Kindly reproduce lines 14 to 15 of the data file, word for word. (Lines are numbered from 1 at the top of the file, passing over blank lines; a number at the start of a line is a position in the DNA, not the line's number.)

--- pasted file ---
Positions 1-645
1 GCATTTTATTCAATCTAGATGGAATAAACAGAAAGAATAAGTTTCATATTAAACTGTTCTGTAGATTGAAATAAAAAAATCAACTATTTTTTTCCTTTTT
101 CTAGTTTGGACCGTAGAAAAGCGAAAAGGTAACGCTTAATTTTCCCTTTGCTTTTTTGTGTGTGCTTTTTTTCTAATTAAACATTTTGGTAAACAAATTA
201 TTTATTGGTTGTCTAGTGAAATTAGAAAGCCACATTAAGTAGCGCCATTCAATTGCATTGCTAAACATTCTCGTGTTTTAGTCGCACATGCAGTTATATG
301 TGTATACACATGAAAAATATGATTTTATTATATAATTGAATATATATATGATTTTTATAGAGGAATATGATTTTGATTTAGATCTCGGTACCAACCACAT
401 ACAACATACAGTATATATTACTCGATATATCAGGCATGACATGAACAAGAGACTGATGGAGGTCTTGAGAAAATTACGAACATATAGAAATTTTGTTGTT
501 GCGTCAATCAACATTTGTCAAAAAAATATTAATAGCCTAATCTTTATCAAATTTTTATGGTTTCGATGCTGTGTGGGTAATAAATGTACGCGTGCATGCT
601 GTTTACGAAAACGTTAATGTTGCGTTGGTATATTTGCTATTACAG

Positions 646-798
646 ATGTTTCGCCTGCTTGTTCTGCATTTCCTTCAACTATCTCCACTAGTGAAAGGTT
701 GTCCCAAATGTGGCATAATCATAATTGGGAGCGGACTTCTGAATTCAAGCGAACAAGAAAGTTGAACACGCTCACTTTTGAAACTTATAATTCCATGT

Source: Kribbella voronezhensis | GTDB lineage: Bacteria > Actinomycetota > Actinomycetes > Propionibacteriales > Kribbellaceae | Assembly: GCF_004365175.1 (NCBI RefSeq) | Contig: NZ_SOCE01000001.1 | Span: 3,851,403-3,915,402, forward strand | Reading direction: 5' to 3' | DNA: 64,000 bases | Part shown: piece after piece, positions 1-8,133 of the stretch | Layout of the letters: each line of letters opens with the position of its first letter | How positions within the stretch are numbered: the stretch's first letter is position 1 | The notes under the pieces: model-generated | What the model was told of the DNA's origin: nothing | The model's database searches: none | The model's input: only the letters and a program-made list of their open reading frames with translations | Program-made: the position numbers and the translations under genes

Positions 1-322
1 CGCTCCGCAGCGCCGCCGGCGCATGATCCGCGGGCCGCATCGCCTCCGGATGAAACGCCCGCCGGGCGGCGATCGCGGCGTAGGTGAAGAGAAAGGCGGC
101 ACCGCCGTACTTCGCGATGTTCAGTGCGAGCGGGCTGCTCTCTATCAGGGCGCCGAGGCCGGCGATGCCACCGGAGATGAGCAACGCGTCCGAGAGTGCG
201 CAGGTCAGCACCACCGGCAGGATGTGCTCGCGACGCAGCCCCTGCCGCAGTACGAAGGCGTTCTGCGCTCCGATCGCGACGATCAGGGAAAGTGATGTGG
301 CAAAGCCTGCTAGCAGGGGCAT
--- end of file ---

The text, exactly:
1 CGCTCCGCAGCGCCGCCGGCGCATGATCCGCGGGCCGCATCGCCTCCGGATGAAACGCCCGCCGGGCGGCGATCGCGGCGTAGGTGAAGAGAAAGGCGGC
101 ACCGCCGTACTTCGCGATGTTCAGTGCGAGCGGGCTGCTCTCTATCAGGGCGCCGAGGCCGGCGATGCCACCGGAGATGAGCAACGCGTCCGAGAGTGCG